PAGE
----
Australasia's home for timber news and information

Enviro group squirrels away money to avoid paying VicForests’ legal costs

Environment East Gippsland co-ordinator Jill Redwood at her Goongerah home. Picture: Sarah Hudson

Anti-logging campaigners Environment East Gippsland have admitted diverting $336,000 into a trust fund just three weeks before commencing legal action against VicForests, which will stop the money being used to cover any court-awarded costs if it lost the case. Source: Weekly Times

Records submitted to the Supreme Court last week show EEG transferred its money into an Australian Communities Foundation sub-fund – Gippsland Forest Keepers – on 9 April last year and then initiated legal action against VicForests on 11 May 2021.

Once locked away in the sub-fund, the money could only be released back to EEG on the approval of its trustees and “limited to one grant per annum”.

The trustees of the sub-fund are EEG co-ordinator Jill Redwood, the group’s treasurer Trevor Coon and Victorian Greens Party founder Linda Parlane.

During cross-examination in the Supreme Court last week Ms Redwood was asked: “you appreciated, didn’t you, that money would not be available to pay VicForests’ costs” if EEG lost the case?

Ms Redwood answered: “that was probably something that was a consequence of it, yes”.

Asked again by VicForests’ lawyer: “you knew it to be a consequence at the time, didn’t you?” Ms Redwood said: “You would have to think so, yes”.

Victorian Forest Products Association chief executive Deb Kerr said the “testimony from Ms Redwood shows the lengths that environmental groups will go to avoid their responsibilities as part of the litigation process”.

“The group and its members should be held personally accountable to pay for the litigation they run, including any costs orders made by the Courts,” she said.

EEG’s actions follow revelations Agriculture Minister Mary-Anne Thomas recently told VicForests to back off taking legal action to recover $2m in court-ordered costs from another anti-logging group, MyEnvironment.

Asked if she was concerned at EEG squirelling away funds, Ms Thomas’ office said: “as legal proceedings are ongoing, it is not appropriate to comment at this time”.

The Weekly Times contacted Ms Redwood for further comment last week, but she did not respond.

EEG and Kinglake Friends of the Forests sought and gained injunctions from Justice Richards last December blocking VicForests and its contractors from harvesting any East Gippsland and the Central Highlands native forest coupes that are within 240m of greater glider sightings.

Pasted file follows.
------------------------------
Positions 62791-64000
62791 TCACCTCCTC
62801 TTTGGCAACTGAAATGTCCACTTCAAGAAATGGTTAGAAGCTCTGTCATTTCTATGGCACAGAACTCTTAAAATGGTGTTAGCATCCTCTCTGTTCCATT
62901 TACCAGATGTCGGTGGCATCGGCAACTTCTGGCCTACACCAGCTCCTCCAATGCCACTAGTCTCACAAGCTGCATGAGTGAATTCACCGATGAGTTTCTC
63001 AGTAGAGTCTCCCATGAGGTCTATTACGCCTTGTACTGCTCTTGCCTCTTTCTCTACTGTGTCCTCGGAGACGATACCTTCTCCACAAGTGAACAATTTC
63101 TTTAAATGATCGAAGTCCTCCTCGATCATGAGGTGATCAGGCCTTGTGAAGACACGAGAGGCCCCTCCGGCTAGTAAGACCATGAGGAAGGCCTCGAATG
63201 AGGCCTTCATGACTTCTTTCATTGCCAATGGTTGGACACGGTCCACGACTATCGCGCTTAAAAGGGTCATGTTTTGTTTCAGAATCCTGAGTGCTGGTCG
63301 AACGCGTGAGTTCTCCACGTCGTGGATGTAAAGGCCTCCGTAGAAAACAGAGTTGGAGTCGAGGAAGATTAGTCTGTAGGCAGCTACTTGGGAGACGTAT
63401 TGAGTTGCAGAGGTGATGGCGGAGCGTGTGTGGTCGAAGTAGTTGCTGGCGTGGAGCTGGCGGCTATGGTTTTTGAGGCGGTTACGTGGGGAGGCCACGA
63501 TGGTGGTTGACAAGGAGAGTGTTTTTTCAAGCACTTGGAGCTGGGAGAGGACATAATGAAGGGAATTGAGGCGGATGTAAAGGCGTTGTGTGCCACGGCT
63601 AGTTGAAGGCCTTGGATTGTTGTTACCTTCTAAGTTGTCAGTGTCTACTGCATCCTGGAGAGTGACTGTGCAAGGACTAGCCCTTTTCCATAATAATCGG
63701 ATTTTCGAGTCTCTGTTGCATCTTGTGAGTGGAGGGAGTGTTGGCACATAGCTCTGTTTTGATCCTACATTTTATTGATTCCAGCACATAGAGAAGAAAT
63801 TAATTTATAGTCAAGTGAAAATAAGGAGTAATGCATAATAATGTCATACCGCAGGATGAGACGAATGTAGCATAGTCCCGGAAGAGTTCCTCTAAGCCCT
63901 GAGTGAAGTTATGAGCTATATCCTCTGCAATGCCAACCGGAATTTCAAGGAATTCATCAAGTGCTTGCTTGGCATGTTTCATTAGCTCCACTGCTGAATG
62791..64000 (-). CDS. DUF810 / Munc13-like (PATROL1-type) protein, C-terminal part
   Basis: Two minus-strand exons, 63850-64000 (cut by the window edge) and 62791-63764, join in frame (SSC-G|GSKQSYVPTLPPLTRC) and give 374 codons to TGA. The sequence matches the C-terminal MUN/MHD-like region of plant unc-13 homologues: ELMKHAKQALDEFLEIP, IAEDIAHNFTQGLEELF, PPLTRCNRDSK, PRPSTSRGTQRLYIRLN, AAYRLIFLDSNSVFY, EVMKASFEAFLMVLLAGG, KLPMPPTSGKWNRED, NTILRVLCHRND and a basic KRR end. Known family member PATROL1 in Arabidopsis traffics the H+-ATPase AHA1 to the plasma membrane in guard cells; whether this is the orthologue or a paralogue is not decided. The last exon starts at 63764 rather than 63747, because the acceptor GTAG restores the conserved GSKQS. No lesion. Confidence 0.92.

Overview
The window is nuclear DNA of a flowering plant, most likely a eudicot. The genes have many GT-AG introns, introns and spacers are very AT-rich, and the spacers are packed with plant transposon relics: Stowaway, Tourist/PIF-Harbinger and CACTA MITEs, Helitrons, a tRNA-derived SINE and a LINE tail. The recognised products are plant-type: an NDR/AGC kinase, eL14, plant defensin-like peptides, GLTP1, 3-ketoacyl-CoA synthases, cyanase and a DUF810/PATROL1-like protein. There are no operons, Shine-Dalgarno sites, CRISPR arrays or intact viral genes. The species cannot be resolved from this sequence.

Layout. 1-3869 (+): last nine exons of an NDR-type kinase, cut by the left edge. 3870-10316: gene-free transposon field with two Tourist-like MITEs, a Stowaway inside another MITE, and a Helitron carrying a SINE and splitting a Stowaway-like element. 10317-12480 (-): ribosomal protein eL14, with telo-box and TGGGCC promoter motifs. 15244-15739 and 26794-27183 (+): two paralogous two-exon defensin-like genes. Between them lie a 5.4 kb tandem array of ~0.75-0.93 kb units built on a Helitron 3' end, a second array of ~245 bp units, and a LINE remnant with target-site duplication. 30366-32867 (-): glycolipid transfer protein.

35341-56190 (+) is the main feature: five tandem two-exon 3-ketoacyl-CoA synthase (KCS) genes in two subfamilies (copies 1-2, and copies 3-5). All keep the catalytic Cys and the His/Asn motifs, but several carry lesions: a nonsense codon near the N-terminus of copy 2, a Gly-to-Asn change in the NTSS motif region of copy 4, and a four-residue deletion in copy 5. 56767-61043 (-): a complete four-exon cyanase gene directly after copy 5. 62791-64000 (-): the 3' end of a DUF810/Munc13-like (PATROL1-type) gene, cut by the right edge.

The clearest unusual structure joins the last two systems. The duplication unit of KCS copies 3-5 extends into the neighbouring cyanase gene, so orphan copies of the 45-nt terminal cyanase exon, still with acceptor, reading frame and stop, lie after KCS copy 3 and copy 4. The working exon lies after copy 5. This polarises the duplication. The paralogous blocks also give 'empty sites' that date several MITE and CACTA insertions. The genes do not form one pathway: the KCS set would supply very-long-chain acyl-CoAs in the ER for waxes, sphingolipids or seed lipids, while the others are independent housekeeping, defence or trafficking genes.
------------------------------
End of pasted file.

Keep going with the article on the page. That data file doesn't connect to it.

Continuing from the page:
At the time 10 harvest and haulage contracting crews were left without work in the lead-up to Christmas, as VicForests struggled to find new coupes.

But government survey teams told The Weekly Times they were finding greater gliders within 240m of every second coupe, and even when they did sign off on a clear site environmentalists were then reporting sightings.

“I was stood down from a coupe recently because a sighting that was made five years ago,” Taggerty-based contractor Mick Johnston said. “I’m sick of going backwards.”

The ongoing uncertainty over access to coupes, protester interruptions and the latest injunctions have led Mr Johnston to abandon an industry that he loves.

“VicForests are doing their best, but shutdowns and the low volumes (of saw logs) mean we’re losing workers.”

Normally about 6000ha of coupes are harvested each year. But that area has now dropped to 3000ha and VicForests records show its contractors were able to harvest only 213,000 cubic metres of saw logs in the eight months to the end of February, compared to 376,433 cubic metres in 2020-21.

Meanwhile survey results on the population of greater gliders in Victoria are showing it is almost as common as the urban brush tail possum.

An Arthur Rylah Institute survey estimated the total population of greater gliders across the Strathbogie Ranges was 69,000, finding 500 individuals within just three coupes.

“Overall, greater gliders occur at mean densities of two to four individuals per hectare across the study area,” the ARI team concluded.